occult


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Related to occult: Satanism, occult fracture

occult

 [ŏ-kult´]
obscure or hidden from view.
occult blood test examination by microscope or chemical test of a specimen (such as feces, urine, or gastric juice) for presence of blood that is not otherwise detectable. Feces are tested when intestinal bleeding is suspected but there is no visible evidence of blood.

oc·cult

(ŏ-kŭlt', ok'ŭlt),
1. Hidden; concealed; not manifest.
2. Denoting a concealed hemorrhage, the blood being inapparent or localized to a site where it is not visible.
3. In oncology, a clinically unidentified primary tumor with recognized metastases.
[L. oc-culo, pp. -cultus, to cover, hide]

occult

(ə-kŭlt′, ŏk′ŭlt′)
adj.
a. Medicine Detectable only by microscopic examination or chemical analysis, as a minute blood sample.
b. Not accompanied by readily detectable signs or symptoms: occult carcinoma.
v.intr.
To become concealed or extinguished at regular intervals: a lighthouse beacon that occults every 45 seconds.

oc·cult′ly adv.
oc·cult′ness n.

occult

Medspeak
adjective Not obvious; hidden; of unknown cause.

occult

adjective Not obvious, hidden, of unknown cause noun Paranormal dee-dee-dee–dee–dee-dee-dee–dee

oc·cult

(ŏ-kŭlt')
1. Hidden; concealed; not manifest.
2. Denoting a disease or condition (bleeding, infection) that is clinically inapparent, though it may be inferred from indirect evidence or identified by special tests.
See: occult blood
3. oncology A clinically unidentified primary tumor with recognized metastases.

occult

Concealed or hidden, especially of traces of blood in the faeces or sputum which can be detected only by special tests.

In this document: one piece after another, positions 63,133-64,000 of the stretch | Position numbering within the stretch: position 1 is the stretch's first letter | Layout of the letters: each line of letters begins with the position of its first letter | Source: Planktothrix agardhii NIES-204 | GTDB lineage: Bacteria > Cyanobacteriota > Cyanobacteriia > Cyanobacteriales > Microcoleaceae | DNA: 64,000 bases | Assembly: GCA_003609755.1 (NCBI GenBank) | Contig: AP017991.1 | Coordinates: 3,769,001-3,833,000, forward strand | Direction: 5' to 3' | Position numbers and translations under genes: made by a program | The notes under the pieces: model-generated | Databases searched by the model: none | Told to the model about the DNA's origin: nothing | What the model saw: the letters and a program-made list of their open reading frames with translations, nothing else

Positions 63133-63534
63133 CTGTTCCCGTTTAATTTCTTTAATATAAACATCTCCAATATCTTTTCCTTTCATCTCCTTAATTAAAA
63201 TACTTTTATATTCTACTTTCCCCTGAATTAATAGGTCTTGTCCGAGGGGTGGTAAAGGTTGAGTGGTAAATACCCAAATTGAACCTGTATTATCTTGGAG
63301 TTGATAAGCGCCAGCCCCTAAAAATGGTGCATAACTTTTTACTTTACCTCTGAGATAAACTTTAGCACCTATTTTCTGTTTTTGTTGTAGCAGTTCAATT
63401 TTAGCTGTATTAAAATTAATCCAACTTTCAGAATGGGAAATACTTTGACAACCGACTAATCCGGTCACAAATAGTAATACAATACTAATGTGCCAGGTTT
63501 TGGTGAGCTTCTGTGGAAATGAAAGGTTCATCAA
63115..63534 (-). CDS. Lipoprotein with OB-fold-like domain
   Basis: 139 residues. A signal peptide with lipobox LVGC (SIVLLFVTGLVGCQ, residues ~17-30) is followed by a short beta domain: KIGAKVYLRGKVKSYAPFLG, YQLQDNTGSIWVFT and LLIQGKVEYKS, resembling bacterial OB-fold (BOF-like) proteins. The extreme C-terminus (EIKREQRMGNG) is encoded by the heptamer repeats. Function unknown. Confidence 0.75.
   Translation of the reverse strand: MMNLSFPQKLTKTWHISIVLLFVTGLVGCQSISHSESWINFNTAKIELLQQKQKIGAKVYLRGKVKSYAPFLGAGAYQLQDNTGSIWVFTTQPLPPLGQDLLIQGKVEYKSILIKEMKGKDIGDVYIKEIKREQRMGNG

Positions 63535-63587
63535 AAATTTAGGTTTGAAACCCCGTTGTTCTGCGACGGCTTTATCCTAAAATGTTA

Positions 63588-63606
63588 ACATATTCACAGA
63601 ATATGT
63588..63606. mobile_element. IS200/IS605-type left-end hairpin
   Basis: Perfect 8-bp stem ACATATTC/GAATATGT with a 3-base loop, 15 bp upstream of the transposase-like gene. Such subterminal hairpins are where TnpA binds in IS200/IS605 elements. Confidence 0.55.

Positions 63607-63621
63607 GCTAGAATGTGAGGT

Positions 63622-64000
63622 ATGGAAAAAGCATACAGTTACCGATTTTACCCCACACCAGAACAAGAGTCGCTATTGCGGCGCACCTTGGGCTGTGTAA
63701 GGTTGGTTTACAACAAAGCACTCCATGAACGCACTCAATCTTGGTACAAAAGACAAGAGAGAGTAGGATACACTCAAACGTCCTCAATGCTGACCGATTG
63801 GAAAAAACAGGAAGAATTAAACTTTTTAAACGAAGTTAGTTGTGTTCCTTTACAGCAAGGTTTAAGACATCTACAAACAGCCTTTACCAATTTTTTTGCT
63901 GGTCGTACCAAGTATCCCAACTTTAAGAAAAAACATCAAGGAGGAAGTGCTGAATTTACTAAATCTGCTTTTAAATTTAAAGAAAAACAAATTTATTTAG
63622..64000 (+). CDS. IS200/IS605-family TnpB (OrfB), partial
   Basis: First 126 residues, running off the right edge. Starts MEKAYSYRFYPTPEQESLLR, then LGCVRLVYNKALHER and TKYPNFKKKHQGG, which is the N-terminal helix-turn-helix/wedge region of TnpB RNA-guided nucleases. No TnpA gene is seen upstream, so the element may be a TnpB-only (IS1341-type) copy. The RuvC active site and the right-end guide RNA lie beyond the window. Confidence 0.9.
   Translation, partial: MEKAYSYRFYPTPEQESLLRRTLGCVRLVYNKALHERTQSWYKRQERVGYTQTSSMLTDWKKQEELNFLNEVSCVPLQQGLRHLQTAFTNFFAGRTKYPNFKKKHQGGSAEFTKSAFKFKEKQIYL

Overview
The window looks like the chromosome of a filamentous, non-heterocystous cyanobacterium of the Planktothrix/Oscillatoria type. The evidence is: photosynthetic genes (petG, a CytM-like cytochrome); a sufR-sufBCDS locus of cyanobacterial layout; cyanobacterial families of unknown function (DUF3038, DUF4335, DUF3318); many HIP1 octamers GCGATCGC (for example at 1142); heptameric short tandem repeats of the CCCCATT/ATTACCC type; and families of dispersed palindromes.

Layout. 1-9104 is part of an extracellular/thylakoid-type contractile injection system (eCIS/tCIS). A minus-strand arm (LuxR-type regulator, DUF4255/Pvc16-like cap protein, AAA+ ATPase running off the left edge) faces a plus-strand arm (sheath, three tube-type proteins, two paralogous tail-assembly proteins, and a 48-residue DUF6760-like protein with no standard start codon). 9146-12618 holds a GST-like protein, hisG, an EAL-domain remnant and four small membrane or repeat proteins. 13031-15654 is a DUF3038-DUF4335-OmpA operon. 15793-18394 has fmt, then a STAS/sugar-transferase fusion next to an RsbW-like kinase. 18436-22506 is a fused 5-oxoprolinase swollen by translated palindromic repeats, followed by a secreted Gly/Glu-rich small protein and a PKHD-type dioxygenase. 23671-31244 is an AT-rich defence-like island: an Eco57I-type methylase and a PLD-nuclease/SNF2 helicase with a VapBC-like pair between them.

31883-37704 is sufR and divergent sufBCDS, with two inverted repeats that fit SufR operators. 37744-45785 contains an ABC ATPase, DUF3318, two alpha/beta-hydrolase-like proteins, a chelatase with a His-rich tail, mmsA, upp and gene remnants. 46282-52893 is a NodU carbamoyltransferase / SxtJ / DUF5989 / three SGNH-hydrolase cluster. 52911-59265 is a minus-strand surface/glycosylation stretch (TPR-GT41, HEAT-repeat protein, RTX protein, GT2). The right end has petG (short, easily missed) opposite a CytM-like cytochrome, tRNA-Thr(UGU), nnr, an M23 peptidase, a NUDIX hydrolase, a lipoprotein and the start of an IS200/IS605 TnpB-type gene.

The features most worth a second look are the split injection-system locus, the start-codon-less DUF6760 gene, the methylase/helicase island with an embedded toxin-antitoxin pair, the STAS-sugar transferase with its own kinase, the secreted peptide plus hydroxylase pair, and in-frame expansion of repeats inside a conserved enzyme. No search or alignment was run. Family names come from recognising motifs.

Occult

Not visible or easily detected.

oc·cult

(ŏ-kŭlt')
Hidden; concealed; not manifest.
References in periodicals archive ?
The occult lurks relatively unexplored in a great deal of modern and postmodern poetry.
Finally, Levenda makes another central argument in support of an even deeper bond between racism itself and the occult, claiming that racism, in modern Europe, had its roots firmly planted in occultism.
Enter into search engines such words as teen cults, Satanism, witchcraft, and occult, and the number of emerging web sites will be exhaustive.
Further, Occult number of A.B Vajpayee is 31 (3+1=4) .
Occult spinal dysraphic disorders such as lipomyelocele are an uncommon but clinically important diagnosis in the pediatric patient population due to the high risk of significant neurologic impairment.
In the past two decades, the academic study of magic, alchemy, and the occult has evolved from the obscure pursuits of a few brave scholars into a vibrant subfield, drawing in scholars of literature, historians of science, church historians, and art historians, among others.
SAN FRANCISCO -- Occult uterine sarcoma occurred in less than 0.1% of more than 10,000 hysterectomies performed at a large hospital system between 2000 and 2014 for presumed benign gynecologic indications.
If not, then with a 1 in 154 to 1 in 31 risk of occult malignancy, should not all women 50 years and older with fibroids undergo hysterectomy for this occult risk?
Objectives: To determine the frequency of occult (node negative) cervical lymph node metastasis in primary head and neck squamous cell carcinoma, using contrast enhanced computed tomography (CT).
Jupiter's four Galilean satellites will continue to eclipse and occult each other for the next several months.
Occult Knowledge, Science, and Gender on the Shakespearean Stage, by Mary Floyd-Wilson.